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SMEs and Their Use of Intellectual Property Rights in Australia

  • Paul H. Jensen

    (Melbourne Institute of Applied Economic and Social Research, The University of Melbourne)

  • Elizabeth Webster

    ()

    (Melbourne Institute of Applied Economic and Social Research, The University of Melbourne)

There is a common, largely anecdotally based belief that registered intellectual property is a less efficient form of protection for SME inventors compared with inventors from large firms. This paper discusses the reasons why SMEs may be disadvantaged in their use of intellectual property as opposed to more general disadvantages they may incur over the whole course of innovation. It estimates patent and trade mark rates per employee in Australia but does not find a significant difference between the large firm and SME sectors once industry effects are taken into account.

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File URL: http://www.melbourneinstitute.com/downloads/working_paper_series/wp2004n17.pdf
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Paper provided by Melbourne Institute of Applied Economic and Social Research, The University of Melbourne in its series Melbourne Institute Working Paper Series with number wp2004n17.

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Length: 31 pages
Date of creation: Aug 2004
Date of revision:
Handle: RePEc:iae:iaewps:wp2004n17
Contact details of provider: Postal: Melbourne Institute of Applied Economic and Social Research, The University of Melbourne, Victoria 3010 Australia
Phone: +61 3 8344 2100
Fax: +61 3 8344 2111
Web page: http://www.melbourneinstitute.com/
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  1. Wesley M Cohen & Richard R Nelson & John P Walsh, 2003. "Protecting Their Intellectual Assets: Appropriability Conditions and Why U.S. Manufacturing Firms Patent (Or Not)," Levine's Working Paper Archive 618897000000000624, David K. Levine.
  2. Richard C. Levin & Alvin K. Klevorick & Richard R. Nelson & Sidney G. Winter, 1987. "Appropriating the Returns from Industrial Research and Development," Brookings Papers on Economic Activity, Economic Studies Program, The Brookings Institution, vol. 18(3), pages 783-832.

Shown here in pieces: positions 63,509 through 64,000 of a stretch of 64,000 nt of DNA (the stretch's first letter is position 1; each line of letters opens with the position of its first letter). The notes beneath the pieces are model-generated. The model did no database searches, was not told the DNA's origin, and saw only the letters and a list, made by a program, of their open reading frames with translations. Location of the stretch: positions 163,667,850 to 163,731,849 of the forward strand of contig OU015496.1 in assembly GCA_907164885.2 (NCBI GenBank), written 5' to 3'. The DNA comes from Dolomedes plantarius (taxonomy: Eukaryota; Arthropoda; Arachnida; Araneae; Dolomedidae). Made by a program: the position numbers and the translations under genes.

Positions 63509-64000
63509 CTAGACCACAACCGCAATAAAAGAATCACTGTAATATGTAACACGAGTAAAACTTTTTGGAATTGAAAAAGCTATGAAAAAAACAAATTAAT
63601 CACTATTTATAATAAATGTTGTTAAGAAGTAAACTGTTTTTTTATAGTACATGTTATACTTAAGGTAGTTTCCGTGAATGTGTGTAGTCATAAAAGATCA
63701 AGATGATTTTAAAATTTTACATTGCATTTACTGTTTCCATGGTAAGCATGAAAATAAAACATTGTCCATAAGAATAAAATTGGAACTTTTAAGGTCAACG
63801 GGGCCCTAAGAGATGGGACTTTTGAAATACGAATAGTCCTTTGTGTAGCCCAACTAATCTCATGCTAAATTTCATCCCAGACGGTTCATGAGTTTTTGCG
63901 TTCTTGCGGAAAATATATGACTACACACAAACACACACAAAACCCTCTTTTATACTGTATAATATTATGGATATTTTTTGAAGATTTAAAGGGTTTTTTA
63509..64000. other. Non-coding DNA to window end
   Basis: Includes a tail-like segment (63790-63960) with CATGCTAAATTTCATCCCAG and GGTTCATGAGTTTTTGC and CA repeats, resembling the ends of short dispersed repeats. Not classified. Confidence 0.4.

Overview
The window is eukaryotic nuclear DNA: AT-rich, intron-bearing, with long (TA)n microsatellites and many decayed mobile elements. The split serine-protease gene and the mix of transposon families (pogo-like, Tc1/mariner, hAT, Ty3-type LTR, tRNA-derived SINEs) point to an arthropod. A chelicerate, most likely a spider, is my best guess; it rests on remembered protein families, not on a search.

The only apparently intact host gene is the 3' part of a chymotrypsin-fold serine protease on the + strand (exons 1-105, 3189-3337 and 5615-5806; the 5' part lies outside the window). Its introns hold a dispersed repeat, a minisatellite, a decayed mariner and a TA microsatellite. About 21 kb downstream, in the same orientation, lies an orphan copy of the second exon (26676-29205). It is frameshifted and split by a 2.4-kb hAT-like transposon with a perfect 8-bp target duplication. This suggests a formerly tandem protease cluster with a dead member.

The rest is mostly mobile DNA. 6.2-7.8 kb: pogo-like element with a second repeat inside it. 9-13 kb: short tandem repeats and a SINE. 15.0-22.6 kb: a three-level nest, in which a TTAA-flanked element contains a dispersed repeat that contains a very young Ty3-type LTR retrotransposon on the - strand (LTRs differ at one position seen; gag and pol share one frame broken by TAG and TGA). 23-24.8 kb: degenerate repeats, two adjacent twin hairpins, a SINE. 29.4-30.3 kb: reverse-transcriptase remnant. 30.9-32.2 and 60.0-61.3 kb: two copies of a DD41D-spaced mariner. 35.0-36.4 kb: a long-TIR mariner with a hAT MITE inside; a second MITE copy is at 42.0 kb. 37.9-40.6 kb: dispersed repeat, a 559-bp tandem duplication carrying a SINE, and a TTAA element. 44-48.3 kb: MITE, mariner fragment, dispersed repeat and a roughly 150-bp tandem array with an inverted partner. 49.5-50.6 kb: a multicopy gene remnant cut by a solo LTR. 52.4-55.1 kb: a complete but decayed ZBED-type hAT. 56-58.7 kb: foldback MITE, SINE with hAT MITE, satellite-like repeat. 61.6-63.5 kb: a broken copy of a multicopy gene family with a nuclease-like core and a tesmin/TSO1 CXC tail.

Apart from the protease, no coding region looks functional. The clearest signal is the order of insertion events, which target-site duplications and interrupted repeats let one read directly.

3. Richard Levin & Peter C. Reiss, 1984. "Tests of a Schumpeterian Model of R&D and Market Structure," NBER Chapters, in: R&D, Patents, and Productivity, pages 175-208 National Bureau of Economic Research, Inc.
  4. Cooter, Robert D & Rubinfeld, Daniel L, 1989. "Economic Analysis of Legal Disputes and Their Resolution," Journal of Economic Literature, American Economic Association, vol. 27(3), pages 1067-97, September.
  5. Paul H. Jensen & Elizabeth Webster, 2004. "Examining Biases in Measures of Firm Innovation," Melbourne Institute Working Paper Series wp2004n10, Melbourne Institute of Applied Economic and Social Research, The University of Melbourne.
  6. Cohen, Wesley M & Levinthal, Daniel A, 1989. "Innovation and Learning: The Two Faces of R&D," Economic Journal, Royal Economic Society, vol. 99(397), pages 569-96, September.
  7. Michele Boldrin & David K Levine, 2003. "The Case Against Intellectual Monopoly, Chapter 1," Levine's Working Paper Archive 234936000000000028, David K. Levine.
  8. Cohen, Wesley M & Levin, Richard C & Mowery, David C, 1987. "Firm Size and R&D Intensity: A Re-examination," Journal of Industrial Economics, Wiley Blackwell, vol. 35(4), pages 543-65, June.
  9. Macdonald, Stuart, 2004. "When means become ends: considering the impact of patent strategy on innovation," Information Economics and Policy, Elsevier, vol. 16(1), pages 135-158, March.
  10. Richard C. Levin & Alvin K. Klevorick & Richard R. Nelson & Sidney G. Winter, 1988. "Appropriating the Returns from Industrial R&D," Cowles Foundation Discussion Papers 862, Cowles Foundation for Research in Economics, Yale University.
  11. Wesley M. Cohen & Richard C. Levin & David C. Mowery, 1987. "Firm Size and R&D Intensity: A Re-Examination," NBER Working Papers 2205, National Bureau of Economic Research, Inc.
  12. Petr Hanel, 2001. "Current Intellectual Protection practices by Manufacturing firms in Canada," Cahiers de recherche 01-09, Departement d'Economique de la Faculte d'administration à l'Universite de Sherbrooke.
  13. Lerner, Josh, 1999. "The Government as Venture Capitalist: The Long-Run Impact of the SBIR Program," The Journal of Business, University of Chicago Press, vol. 72(3), pages 285-318, July.
  14. Michele Boldrin & David Levine, 2002. "The Case Against Intellectual Property," American Economic Review, American Economic Association, vol. 92(2), pages 209-212, May.
  15. Mark Rogers, 2004. "Networks, Firm Size and Innovation," Small Business Economics, Springer, vol. 22(2), pages 141-153, 03.
  16. Arundel, Anthony & Kabla, Isabelle, 1998. "What percentage of innovations are patented? empirical estimates for European firms," Research Policy, Elsevier, vol. 27(2), pages 127-141, June.
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